Columbia resident Eddie Dziuk knew from the very beginning that Uno was a one-of-a-kind beagle.
“He has a great personality and temperament,” Dziuk said. “And it comes through in the ring and that’s what gives him an extra edge.”
Dziuk, chief operating officer of the Orthopedic Foundation for Animals in Columbia, is one of four owners of Uno, a two-year-old 15-inch beagle who competed Tuesday night for Best in Show at the Westminster Kennel Club dog show in New York City.
On Monday, Uno was the first beagle since 1939 to win the hound group at the Westminster Kennel Club show. Tuesday he was the first beagle ever to win best in show. America’s top dog competition has presented best in show 100 times and a beagle has never before won.
But Dziuk said he’s not surprised about the beagle's success on Monday. Uno’s record, which includes 32 best in show titles from other competitions, shows he’s a judge favorite. In December, Uno won the hound group at the AKC/Eukanuba show in Long Beach, Calif., and finished 2007 as the sixth-ranked show dog in the nation.
Dziuk entered into a shared ownership of Uno last March with breeder Kathy Weichert of Belleville, Ill., longtime friend Caroline Dowell of Austin, Texas, and John Woodring of Advance, N.C.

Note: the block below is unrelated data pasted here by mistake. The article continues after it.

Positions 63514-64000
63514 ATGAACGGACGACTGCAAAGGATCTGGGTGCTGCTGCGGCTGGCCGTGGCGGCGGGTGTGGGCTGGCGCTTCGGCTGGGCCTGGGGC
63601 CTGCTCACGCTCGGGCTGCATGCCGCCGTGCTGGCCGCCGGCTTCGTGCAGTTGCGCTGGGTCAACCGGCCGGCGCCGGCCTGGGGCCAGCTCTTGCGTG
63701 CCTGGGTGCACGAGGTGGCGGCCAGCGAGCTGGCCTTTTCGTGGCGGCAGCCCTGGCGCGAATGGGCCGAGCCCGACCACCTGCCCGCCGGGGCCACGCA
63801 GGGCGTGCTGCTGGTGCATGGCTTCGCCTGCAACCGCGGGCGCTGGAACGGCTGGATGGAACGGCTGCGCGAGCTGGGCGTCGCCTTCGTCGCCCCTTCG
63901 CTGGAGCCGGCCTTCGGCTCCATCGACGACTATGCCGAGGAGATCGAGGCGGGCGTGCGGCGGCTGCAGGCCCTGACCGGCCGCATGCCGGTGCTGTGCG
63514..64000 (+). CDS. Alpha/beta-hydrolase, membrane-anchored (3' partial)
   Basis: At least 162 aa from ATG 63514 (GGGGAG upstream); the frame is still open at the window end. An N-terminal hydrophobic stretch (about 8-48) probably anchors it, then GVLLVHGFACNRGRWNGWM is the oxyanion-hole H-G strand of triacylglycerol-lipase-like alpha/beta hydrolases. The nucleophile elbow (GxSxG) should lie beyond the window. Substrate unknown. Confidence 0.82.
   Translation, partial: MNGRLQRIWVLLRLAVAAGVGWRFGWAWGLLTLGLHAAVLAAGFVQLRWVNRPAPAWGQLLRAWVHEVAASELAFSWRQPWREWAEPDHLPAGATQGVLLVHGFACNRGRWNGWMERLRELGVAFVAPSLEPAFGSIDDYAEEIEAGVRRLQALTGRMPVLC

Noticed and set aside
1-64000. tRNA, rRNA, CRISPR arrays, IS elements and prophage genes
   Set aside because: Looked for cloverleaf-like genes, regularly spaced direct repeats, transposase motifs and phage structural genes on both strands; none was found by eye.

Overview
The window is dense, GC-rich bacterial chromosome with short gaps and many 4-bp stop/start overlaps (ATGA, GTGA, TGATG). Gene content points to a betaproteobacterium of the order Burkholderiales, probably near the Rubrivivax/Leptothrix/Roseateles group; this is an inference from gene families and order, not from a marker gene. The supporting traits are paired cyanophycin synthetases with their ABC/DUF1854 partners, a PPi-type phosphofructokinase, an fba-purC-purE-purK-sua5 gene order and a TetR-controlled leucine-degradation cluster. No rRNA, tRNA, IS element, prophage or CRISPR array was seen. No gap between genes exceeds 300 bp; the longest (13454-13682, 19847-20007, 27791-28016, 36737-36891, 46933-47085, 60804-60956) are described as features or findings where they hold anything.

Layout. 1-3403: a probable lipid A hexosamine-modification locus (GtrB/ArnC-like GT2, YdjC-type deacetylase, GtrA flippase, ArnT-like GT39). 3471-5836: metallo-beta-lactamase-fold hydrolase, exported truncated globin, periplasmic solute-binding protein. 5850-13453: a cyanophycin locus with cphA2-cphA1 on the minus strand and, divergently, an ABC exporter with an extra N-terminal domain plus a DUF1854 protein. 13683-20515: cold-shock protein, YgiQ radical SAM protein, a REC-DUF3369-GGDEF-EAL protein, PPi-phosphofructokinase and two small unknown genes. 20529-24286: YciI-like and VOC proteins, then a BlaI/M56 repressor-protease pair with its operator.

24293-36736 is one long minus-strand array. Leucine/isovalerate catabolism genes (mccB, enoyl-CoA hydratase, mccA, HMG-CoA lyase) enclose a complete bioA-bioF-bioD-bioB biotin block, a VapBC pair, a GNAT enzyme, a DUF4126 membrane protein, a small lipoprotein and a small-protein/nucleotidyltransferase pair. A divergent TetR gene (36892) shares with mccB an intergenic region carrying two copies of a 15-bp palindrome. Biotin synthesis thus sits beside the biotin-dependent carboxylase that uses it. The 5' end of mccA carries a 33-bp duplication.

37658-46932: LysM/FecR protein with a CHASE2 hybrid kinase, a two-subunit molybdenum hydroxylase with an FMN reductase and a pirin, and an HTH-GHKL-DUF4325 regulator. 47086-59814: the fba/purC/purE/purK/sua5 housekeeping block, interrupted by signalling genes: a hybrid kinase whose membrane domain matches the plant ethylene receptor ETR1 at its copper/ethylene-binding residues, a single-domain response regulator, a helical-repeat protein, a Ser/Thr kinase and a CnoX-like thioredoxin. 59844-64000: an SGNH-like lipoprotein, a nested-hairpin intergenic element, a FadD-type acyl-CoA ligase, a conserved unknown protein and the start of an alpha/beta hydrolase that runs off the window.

“We call ourselves ‘Team Uno,’” Weichert said.
Dziuk has shown beagles for much of his life and “is very renowned in the beagle world,” Weichert said. She still remembers Dziuk’s reaction to photos of Uno as a puppy.
“He said, ‘The only thing I don’t like about him is I don’t own him,’” Weichert said.
Owning a show dog is not a money-making venture. Weichert said you see more money “going out” than coming in, and competing costs thousands and thousands of dollars a year. Uno has spent the last two and a half years with his handler Aaron Wilkerson in North Carolina.
“From a very young age we could tell Uno had potential to be a champion show dog,” Weichert said. “He’s not a pet. He’s a show dog. He was bred to be a show dog.”
Judge Ralph Lemcke picked Uno over 25 others in the hound group, praising his “soft expression” and the neat “brush on his tail.”
A standard poodle, a prize-winning Sealyham terrier and an Australian shepherd also locked up spots in the final ring. A perfectly trimmed toy poodle and a top Akita hoped to win their groups Tuesday. They were among the 2,627 entries at this year’s show, coming in 169 breeds and varieties.
The Associated Press contributed to this report.